Outlawing “Islamophobia” – the folly of hate crime laws

According to Muslim News Ed Miliband has promised to make “Islamophobia” illegal: 

“We are going to make it an aggravated crime. We are going to make sure it is marked on people’s records with the police to make sure they root out Islamophobia as a hate crime […]We are going to change the law on this so we make it absolutely clear of our abhorrence of hate crime and Islamophobia. It will be the first time that the police will record Islamophobic attacks right across the country,” Ed allegedly said to the editor of The Muslim News Ahmed J. Versi.

Now, I cannot be certain as to the veracity of this statement nor the accuracy of the quotations. I am not certain of the integrity or quality of The Muslim News so I am assessing this with some scepticism while using it as a starting point to discuss a broader theme.

For me, whether Ed Miliband really intends this or not, it is a reminder of the essentially morally corrupt nature of the concept of hate crime. Is it healthy that Muslims should rejoice that they will be recognised by a law identifying them as a separate group, worthy of a special law, to gain parity with Jews and homosexuals? I would contend that it would be better for the social fabric of our society that their sense of separation be eroded rather than made official by law.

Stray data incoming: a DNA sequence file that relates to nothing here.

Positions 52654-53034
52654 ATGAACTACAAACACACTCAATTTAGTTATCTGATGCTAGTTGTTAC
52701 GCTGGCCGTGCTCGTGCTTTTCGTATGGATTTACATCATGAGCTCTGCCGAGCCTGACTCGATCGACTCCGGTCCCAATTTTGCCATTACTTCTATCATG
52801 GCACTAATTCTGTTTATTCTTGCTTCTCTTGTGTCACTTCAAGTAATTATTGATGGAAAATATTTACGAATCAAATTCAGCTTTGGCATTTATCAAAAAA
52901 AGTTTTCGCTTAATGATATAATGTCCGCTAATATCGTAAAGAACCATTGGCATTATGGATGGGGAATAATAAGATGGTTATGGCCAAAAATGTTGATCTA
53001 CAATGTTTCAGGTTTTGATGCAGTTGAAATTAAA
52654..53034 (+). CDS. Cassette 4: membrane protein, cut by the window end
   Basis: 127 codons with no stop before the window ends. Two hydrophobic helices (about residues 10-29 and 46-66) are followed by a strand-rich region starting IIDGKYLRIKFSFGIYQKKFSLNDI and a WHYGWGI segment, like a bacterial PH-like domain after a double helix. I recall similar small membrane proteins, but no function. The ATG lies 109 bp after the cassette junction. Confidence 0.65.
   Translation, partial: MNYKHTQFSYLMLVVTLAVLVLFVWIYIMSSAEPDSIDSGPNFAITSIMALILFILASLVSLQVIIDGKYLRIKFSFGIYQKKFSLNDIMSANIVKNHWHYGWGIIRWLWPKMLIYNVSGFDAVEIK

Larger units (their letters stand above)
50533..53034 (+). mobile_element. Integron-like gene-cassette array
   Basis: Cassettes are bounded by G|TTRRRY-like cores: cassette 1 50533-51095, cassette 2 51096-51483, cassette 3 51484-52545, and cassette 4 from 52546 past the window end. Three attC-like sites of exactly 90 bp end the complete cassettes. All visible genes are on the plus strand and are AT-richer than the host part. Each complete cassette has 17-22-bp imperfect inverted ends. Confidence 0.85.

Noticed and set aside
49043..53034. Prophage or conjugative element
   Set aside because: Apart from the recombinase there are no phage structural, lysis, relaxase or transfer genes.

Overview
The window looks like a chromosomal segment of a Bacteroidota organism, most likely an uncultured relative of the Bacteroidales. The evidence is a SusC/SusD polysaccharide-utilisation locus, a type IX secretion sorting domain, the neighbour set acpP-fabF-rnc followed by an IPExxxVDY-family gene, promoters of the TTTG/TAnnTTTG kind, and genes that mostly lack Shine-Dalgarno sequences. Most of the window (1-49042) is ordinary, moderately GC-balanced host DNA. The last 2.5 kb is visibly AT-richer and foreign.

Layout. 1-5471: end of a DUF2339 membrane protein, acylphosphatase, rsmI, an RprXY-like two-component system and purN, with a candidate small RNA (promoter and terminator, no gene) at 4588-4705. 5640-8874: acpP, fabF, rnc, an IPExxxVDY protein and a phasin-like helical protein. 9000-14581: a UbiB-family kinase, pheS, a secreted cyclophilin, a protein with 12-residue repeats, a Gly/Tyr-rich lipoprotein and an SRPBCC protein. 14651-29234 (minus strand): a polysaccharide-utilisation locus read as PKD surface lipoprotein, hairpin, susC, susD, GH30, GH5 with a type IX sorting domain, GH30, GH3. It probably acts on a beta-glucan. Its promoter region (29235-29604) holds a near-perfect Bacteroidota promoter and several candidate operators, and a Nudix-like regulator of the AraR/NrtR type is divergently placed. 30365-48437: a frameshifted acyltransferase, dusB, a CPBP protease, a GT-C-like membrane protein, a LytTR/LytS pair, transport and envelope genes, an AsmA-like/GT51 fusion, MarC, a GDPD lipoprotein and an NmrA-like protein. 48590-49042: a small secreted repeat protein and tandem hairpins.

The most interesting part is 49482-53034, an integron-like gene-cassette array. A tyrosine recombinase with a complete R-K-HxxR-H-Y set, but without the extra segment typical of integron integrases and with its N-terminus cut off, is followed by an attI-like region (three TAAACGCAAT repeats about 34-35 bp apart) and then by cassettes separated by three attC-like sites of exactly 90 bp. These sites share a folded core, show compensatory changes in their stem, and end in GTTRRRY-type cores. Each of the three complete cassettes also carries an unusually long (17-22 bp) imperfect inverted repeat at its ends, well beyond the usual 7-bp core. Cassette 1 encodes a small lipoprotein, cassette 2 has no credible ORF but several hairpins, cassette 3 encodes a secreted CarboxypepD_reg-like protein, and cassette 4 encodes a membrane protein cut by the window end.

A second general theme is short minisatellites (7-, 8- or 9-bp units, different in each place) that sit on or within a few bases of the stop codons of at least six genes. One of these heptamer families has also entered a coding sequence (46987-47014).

Hate crime is identity politics in legislative form, it erodes the principles that uphold the common law; that all are equal before it, it is the law of the land and applies to all, rich, poor, black, white, Muslim, Christian, the government and the governed. Hate crime is divisive because it creates further barriers and aggravates the sense of otherness that minority groups feel.

The law should be blind to race. It is supposed to be a unifying and inclusive force; we are all British and subject to the same laws. Equality before the law is one of principles that made Britain a great and free country, hate crime laws do not conform to it. Hate crime laws say that crimes committed against certain groups are worse than crime committed against people not within those groups, this is unarguably not the case.

I do not deny that it is abhorrent that a Muslim should be attacked because they are Muslim, or that a homosexual is attacked because they are a homosexual; but in the eyes of the law that should simply be a human being and a British citizen being attacked, which results in the appropriate judgement and punishment.

Moreover, the rule of law in a free country judges the individual on what they do, not what they think. You should be condemned for you actions, but not your thoughts. The law cannot pretend to see in into the minds of the defendant. Assault is a violent crime, but when the law enhances the sentence if it is judged that the defendant was motivated by racism/Anti-Semitism/Homophobia/Islamophobia/transphobia/misogony etc. etc. etc. etc. then we have essentially put thought crime on the statute books.

If an individual of one race is mugged in the street by someone of another race who, while taking the victim’s property at knife point, uses a racial slur, does that constitute a “hate crime”? Is there a real moral difference between a man beating another man to a bloody pulp in the street, and a man beating another man to a bloody pulp in the street because he doesn’t like blacks/muslims/jews/gays? Is it really worse if one assaults a person because they are Asian, than if one attacks a person because they are old and vulnerable, and therefore an easy target? Hate crime laws muddy the waters. The criminal justice system should punish the act rather than speculating about the motive.